Single Value of x Using StatCrunch
Use STAT > Calculators > Binomial
Enter n, p, and
x=90.
P(X=90) = 0.048
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Slide 55
Using the TI-84 Calculator
To find a binomial probability for a single value of x on
the TI-84 calculator:
1. Push 2ND Dist then select option binompdf.
2. Enter binompdf(n, p, x).
binompdf(200, 0.47, 90) = 0.048
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Slide 56
Finding Binomial Probabilities for
More Than One Value of x
According to the Bureau of Labor Statistics, the
unemployment rate in Detroit in June 2014 was
10.2%. If a random sample of 15 people living in
Detroit at that time was taken, find the
probability that three or fewer were
unemployed.
Source: www.bls.gov
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Slide 57
Example: Unemployment in Detroit
This problem is binomial because:
1. There is a fixed number of trials (n = 15).
2. There are only two outcomes for each trial
(Unemployed? Yes/no).
3. The probability of a “success” is the same for
each trial (p = 0.102).
4. The trials are independent.
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Slide 58
Example: Unemployment in Detroit
n = 15, p = 0.102
“Three or fewer” means x = 0, 1, 2, or 3
We need to compute:
b(15, 0.102, 0)+ b(15, 0.102,1)+ b(15, 0.102, 2)+ b(15, 0.102,3)
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Slide 59
Probability Cumulative
Density Functions
Instead of computing four binomial probabilities
separately and adding them together, we can
take advantage of the probability cumulative
density functions built into certain technologies.
These functions add together probabilities for a
range of x values.
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Slide 60
Binomial Cumulative Density Function:
StatCrunch
In the unemployment problem for a random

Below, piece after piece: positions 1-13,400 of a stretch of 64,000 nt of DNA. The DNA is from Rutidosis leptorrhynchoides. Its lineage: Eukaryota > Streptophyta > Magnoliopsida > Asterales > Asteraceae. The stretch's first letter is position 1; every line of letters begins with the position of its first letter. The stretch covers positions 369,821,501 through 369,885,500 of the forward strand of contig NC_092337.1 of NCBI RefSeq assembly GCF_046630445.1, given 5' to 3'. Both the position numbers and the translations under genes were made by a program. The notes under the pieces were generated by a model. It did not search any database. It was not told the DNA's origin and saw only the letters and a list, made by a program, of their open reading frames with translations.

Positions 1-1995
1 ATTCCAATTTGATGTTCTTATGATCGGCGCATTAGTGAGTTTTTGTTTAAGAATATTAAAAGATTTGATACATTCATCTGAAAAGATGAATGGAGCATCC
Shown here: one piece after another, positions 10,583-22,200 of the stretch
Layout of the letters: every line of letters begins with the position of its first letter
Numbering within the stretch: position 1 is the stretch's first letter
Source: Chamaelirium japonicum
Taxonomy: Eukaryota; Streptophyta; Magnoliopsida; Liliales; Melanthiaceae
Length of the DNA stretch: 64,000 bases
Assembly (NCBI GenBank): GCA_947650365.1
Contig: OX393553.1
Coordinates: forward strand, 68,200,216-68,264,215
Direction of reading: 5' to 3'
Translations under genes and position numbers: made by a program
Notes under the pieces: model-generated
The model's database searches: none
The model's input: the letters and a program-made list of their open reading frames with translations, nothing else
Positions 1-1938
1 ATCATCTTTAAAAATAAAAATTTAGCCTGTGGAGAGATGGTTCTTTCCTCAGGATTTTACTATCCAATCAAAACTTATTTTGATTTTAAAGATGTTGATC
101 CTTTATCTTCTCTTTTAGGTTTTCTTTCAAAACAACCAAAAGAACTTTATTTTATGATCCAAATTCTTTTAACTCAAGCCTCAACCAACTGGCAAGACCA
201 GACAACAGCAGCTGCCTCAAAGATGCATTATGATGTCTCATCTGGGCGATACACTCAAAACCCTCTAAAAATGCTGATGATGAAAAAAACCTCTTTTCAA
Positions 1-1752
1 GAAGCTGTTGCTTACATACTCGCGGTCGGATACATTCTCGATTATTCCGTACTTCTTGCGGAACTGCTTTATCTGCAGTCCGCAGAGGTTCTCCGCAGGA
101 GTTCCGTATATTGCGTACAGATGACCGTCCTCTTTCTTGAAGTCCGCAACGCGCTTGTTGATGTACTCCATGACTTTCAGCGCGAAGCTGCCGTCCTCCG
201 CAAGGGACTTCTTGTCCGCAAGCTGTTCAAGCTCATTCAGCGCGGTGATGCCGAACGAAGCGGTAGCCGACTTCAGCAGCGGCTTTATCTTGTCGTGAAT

sample of 15 people from Detroit in June 2014,
n = 15, p = 0.102, and x = 0, 1, 2, 3.
In StatCrunch, use
STAT > Calculators > Binomial
Enter n, p, and set x ≤ 3.
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Slide 61
Cumulative Probabilities Using
StatCrunch
The sum of the red bars
represents P(X≤3).
P(X≤3) = 0.941
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Slide 62
Using the TI-84 Calculator
To find a binomial probability involving more than 1
value of x on the TI-84 calculator:
1. Push 2ND Dist then select option binomcdf.
2. Enter binomcdf(n, p, x).
NOTE: The binomcdf command always adds probabilities
starting with x = 0. Finding the sum of probabilities for x
values not starting at 0 requires subtracting several binomcdf
calculations.
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Slide 63
Binomial Cumulative Density Function:
TI-84 Calculator
In the unemployment problem for a random
sample of 15 people from Detroit in June 2014,
n = 15, p = 0.102, and x = 0, 1, 2, 3.
NOTE: We want to add probabilities starting
with x = 0, so we can use the binomcdf
command.
binomcdf(15, 0.102, 3) = 0.941
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Slide 64
Being Careful with Language
Because the binomial probability distribution
models the probability of discrete random
variables, we have to pay close attention to
language.
“More than 5” mean x = 6, 7, 8, …, n
“5 or more” mean x = 5, 6, 7, 8, …, n
NOTE: The second case includes b(n, p, 5) in the sum while the
first case does not.
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Slide 65
A Difference between the
Normal and Binomial Distributions
with Normal probabilities because for
continuous numerical variables, the probability
of getting five or more is the same as the
probability of getting more than five.